BFA | 4-year program

The undergraduate program in Graphic Design allows students to fully absorb an informed design process that provides lifelong support as they go on to engage in real-world design opportunities. Students gain a thorough understanding of the principles of design, theories of communication and strategies for problem solving.

Learning outcomes

The program educates students to become resourceful designers engaged in reflexive, responsible and sustainable practices. Graduates are prepared to:

  • evaluate and critique the effectiveness of visual communication work
  • respond to a communication need by determining an appropriate perspective and following through by form-making using various means: editing, aesthetics and/or appropriation
  • develop and refine personal methods that culminate in a cohesive body of work targeting professional practice, an independent studio practice and/or entrepreneurship
  • work with contemporary and historical tools and software


Inspiring community

Despite being one of the largest departments at RISD, Graphic Design offers approximately 165 undergraduate majors countless opportunities to collaborate within and beyond the discipline. MFA candidates in the department work in a separate facility but interact with undergraduates as TAs and informal mentors who appreciate all opportunities to engage in meaningful exchange about graphic communication.

Learning environment

Graphic Design majors work in dedicated studios in the Design Center, where they have access to a wide array of digital and traditional printing and photographic resources, as well as specialized facilities for bookbinding, papermaking and screenprinting. Faculty members assign challenging projects covering everything from designing books, magazines and posters to UX and websites, film graphics, identities, packaging and exhibits. Each year dozens of visiting designers and critics spend time at RISD complementing the talents of resident faculty and offering alternative design perspectives from around the world

Curriculum

The core curriculum in Graphic Design builds a range of analytical, formal, sensory and technical design experiences. Sophomores begin exploring visual principles of form, image, color and typography. Conceptual thinking in areas such as communication theory, visual systems and information design forms the focus of the junior year. During senior year, emphasis is placed on design applications, with a range of electives available to expose students to specific areas of graphic design practice. Juniors and seniors also have opportunities to pursue professional internships over the summer or during the semester.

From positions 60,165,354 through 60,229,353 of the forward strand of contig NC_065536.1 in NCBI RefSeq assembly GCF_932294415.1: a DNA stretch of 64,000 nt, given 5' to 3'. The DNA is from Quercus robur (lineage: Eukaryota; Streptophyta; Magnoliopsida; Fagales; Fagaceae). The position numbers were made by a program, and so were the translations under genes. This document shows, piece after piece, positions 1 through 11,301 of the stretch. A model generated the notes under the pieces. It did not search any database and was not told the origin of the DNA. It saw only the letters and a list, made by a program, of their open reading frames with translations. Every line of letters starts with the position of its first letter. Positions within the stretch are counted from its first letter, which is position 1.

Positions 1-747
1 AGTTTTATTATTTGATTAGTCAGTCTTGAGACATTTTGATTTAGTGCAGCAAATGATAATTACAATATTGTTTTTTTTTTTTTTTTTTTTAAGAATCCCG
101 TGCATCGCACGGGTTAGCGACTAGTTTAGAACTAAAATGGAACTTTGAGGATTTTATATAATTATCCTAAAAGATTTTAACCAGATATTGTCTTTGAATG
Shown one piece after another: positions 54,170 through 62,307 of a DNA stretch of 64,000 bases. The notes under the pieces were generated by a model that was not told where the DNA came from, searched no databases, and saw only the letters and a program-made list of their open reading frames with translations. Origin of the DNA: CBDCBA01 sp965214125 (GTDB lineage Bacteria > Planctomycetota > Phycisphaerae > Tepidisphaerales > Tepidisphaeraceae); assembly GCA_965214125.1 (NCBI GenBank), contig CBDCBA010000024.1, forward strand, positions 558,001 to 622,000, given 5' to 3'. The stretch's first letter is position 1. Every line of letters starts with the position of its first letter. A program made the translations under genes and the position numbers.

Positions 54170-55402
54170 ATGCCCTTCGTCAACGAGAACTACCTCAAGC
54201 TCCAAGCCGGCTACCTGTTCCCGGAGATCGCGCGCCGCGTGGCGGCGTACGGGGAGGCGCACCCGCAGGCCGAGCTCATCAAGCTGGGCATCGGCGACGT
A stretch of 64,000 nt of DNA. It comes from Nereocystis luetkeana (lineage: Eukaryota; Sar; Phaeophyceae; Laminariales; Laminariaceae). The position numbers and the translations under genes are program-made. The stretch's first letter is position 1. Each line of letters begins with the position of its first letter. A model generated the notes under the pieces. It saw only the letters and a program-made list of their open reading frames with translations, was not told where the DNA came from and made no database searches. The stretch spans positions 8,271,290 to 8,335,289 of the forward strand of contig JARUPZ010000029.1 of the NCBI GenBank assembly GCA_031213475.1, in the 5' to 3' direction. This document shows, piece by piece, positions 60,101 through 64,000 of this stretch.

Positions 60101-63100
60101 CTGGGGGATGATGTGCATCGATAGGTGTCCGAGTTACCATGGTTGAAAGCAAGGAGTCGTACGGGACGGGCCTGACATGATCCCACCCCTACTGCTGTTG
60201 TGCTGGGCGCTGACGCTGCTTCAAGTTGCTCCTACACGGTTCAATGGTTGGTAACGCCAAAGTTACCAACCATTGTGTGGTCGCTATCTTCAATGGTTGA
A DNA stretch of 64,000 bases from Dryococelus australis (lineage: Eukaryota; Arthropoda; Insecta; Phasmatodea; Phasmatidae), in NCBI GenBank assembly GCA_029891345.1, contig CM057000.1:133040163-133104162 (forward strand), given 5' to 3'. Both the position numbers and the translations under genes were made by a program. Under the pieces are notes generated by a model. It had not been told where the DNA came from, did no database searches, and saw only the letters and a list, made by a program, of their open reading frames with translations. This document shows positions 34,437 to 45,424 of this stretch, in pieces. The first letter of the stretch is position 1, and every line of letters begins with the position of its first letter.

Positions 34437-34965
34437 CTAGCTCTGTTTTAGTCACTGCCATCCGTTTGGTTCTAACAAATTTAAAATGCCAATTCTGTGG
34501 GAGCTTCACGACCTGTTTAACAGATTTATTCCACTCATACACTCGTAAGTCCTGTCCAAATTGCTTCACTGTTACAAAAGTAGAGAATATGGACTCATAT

Foundation-year

Fall
Drawing I
Design I
Spatial Dynamics I
First-year Literature Seminar
Theory & History of Art & Design I
Wintersession
Non-major studio elective
Spring
Drawing II
Design II
Spatial Dynamics II
Topics in History, Philosophy and the Social Sciences
Theory & History of Art & Design II

Sophomore

Fall
Design Studio 1
Typography 1
History of Graphic Design
Liberal Arts elective
Open electives
Wintersession
Open elective
Spring
Design Studio 2
Typography 2
Color
Open electives
Liberal Arts elective

Junior

Fall
Design Studio 3
Typography 3
Open elective
Liberal Arts elective
Spring
Design Studio 4
Liberal Arts elective
Open electives

Senior

Fall
Graphic design electives
Open electives
Liberal arts elective
Wintersession
Open electives
Spring
Graphic Design elective
Degree Project
Open elective
Liberal Arts elective

Degree project

Undergraduate study in Graphic Design culminates in a challenging, self-defined degree project that taps into each student's strengths, interests and experiences.

Application requirements

  1. Common Application

    You’ll begin and manage your RISD application process by completing the Common Application. There is a non-refundable application fee of $60 to use this service; eligible students may apply for a fee waiver.

  2. Academic transcripts

    Applicants must provide official transcripts of all secondary academic work through the most recent grading period. Your counselor may submit your transcript through the Common Application, Parchment, email or mail. If your academic credentials are not written in English, they must be translated into English by an approved translator prior to submission.

  3. Tests

    SAT or ACT

    All applicants are required to submit the results of the SAT or the ACT (American College Testing program). RISD will superscore your results. Subject tests are not required.

    RISD’s institution code number for the SAT is 3726; for ACT the code number is 003812.

    TOEFL or IELTS